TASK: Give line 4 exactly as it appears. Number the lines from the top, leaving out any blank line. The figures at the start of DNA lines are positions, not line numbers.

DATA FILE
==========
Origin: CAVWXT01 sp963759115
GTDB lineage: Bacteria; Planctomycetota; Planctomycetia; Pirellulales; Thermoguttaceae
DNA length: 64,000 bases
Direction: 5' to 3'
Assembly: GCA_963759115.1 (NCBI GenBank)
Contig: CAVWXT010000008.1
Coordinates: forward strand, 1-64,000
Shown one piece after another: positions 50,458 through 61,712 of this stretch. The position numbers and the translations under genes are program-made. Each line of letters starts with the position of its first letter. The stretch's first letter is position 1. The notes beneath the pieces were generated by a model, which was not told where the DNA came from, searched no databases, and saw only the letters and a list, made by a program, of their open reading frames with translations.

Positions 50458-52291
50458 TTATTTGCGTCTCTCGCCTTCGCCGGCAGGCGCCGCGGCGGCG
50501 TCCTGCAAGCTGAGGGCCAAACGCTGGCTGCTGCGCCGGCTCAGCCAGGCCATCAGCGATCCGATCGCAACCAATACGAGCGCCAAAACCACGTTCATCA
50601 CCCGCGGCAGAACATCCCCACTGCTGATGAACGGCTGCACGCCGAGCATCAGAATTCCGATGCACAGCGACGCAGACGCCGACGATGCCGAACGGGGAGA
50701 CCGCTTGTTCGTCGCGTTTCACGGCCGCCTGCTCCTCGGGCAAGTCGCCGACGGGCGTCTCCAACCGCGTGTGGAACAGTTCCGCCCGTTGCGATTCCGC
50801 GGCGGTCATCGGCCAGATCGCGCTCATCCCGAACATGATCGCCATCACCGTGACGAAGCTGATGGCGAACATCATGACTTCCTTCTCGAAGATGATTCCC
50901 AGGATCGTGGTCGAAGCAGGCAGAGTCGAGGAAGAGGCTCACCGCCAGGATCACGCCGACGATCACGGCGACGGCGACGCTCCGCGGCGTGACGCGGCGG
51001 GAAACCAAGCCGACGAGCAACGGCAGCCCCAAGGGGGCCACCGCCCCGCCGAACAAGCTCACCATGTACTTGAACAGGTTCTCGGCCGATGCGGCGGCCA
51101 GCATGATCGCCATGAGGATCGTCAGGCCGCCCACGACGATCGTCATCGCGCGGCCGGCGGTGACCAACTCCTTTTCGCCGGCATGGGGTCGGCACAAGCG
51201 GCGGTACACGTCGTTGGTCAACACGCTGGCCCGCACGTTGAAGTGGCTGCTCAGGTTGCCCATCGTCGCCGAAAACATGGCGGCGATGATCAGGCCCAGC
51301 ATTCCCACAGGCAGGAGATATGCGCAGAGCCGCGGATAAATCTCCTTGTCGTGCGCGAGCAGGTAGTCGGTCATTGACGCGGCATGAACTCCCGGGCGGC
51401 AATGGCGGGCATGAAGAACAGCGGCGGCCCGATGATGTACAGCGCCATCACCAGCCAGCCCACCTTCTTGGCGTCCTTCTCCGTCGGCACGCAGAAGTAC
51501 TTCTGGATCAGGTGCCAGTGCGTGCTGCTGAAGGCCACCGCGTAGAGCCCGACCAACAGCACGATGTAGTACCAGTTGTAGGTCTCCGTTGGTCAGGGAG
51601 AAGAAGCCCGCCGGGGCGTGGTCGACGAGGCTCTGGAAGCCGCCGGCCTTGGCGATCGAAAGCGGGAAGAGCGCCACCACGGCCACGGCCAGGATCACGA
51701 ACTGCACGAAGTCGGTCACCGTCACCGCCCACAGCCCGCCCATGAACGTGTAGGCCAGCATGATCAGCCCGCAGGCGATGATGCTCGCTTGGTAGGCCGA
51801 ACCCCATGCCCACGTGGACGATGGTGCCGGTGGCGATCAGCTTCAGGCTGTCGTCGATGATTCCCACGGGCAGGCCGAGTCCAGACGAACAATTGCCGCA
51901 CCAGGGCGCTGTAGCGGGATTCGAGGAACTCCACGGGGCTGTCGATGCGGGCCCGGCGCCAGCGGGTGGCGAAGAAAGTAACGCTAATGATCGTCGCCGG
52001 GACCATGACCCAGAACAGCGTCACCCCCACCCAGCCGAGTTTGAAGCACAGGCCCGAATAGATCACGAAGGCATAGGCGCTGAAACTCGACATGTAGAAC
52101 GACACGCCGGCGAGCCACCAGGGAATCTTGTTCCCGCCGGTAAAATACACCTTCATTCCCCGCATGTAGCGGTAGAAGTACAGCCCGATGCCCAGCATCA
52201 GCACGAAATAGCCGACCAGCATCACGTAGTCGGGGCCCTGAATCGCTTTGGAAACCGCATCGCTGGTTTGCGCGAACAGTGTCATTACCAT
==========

Direction: 5' to 3'